Am Strand / At the Beach
In order to follow up on the polemics in the newspaper, the museum organized a public event. This first public forum at the Albertinum was organized by director Hilke Wagner on November 6, 2017, only a few weeks after the initial accusational article. The event, entitled Bilderstreit mit Blickkontakt (Iconoclastic Controversy with Eye Contact) aimed to determine and define the real topics on peoples’ minds as a working base for an exhibition and a larger series of events throughout 2018, and was attended by more than 600 people. This event was used to bring art historians and cultural leaders with different opinions together, as well as to give the general public a space to be heard. It quickly became evident that the debate about art was being used as a forum to voice the disappointments many people had had to deal with after the peaceful revolution in 1989. Essentially, it was about the marginal and negative representation of the GDR in general German history after the reunification. Requests and hate mail from the local audience, which reached the museum before and after this event, were often personally addressed to the museum director. The messages made clear that the writers did not perceive art as a medium for gaining new insights, but were seeking old and familiar art from the GDR in the museum and were indeed looking to it for an affirmation of the values of their lives in the GDR in an increasingly confusing world. Many of the commentators had not visited the museum for many years, and were not familiar with what was on show, deriving their information solely from newspaper articles. The paintings most frequently requested to be shown again (which were indeed not on display) were not necessarily the ones by GDR painting masters Sitte, Tübke, Mattheuer and Heisig, but two paintings which played a major part in the visual culture of the GDR: Walter Womacka’s Am Strand, (1962) (At the Beach) depicting a young couple at the beach, and Harald Hakenbeck’s Peter im Tierpark, (1960) (Peter in the Zoo) depicting a young boy in the zoo. These paintings were widely reproduced on stamps, postcards, and posters, or in schoolbooks. Thus, they tap into a collective memory and (n)ostalgia, as positive and simple everyday images that many people growing up in the GDR associate with their home and childhood.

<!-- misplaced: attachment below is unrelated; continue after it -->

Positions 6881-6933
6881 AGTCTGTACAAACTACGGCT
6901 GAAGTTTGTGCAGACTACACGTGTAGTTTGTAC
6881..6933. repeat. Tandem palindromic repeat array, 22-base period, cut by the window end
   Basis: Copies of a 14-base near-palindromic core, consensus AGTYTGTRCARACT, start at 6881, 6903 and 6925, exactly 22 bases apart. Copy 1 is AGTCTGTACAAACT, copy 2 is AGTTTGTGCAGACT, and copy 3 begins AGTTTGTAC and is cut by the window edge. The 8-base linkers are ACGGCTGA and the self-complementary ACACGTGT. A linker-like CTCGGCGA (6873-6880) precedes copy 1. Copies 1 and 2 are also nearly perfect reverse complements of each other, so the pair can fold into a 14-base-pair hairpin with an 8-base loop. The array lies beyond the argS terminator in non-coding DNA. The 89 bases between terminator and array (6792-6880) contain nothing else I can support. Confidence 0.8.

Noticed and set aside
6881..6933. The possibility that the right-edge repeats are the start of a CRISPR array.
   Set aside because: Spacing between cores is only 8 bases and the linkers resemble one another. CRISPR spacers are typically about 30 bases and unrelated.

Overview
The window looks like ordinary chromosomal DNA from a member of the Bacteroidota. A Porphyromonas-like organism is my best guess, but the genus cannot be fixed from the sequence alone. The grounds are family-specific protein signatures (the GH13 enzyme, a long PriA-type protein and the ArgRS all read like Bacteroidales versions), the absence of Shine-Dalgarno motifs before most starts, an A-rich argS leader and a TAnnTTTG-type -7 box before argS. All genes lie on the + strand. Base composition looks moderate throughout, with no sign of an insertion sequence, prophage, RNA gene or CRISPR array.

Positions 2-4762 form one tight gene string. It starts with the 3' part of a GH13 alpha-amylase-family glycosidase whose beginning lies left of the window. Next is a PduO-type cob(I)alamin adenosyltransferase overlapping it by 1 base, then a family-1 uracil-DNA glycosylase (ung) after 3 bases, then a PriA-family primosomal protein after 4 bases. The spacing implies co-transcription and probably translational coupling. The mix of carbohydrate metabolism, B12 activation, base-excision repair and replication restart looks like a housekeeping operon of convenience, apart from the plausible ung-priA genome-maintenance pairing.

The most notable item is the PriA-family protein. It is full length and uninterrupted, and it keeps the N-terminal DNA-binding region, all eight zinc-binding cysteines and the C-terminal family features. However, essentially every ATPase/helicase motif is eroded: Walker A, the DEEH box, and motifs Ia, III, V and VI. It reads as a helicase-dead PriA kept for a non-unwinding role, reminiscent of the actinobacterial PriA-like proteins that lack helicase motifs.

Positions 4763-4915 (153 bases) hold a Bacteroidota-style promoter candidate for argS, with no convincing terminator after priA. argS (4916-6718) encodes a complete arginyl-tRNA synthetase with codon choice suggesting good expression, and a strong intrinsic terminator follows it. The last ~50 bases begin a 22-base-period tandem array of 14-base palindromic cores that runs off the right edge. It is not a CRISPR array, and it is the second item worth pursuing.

After this initial event, the museum staged an exhibition of its collection of art from 1949–1990. The exhibition was supposed to show the variety of art made in the GDR. It showed works made according to the prescribed new popularity (Volkstümlichkeit) of the first official GDR art agenda—the“Bitterfelder Weg—but looked more deeply at the nuances of official East German art, while also showing the popular paintings of Womacka and Hakenbeck. The exhibition, which was designed to trace the acquisition policy of an official museum in the GDR, and was thus composed of artworks of the official canon of the GDR, was also able to show the highly specific articulation of affectivity, which was dominant in official GDR art. What the exhibition also managed to show was the gaps that remained in the collection due to the official collecting policy and the failure in the 1990s and early 2000s to look at alternative art from the GDR to complement its collection. As an official museum of the GDR, the Albertinum’s collection is devoid of art that functioned outside of the official artworld of the GDR, art that created its own structures. This is the type of art that the museum’s special exhibition program of the past years has focused on, with a view toward expanding the understanding of art made in the GDR and introducing largely unknown practices to a wider audience. This art was not widely known, as it could not be officially exhibited, and was produced and existed in underground networks, where many of the artists were spied on and suffered repression and prison sentences, resulting in the ultimate flight of many from the GDR.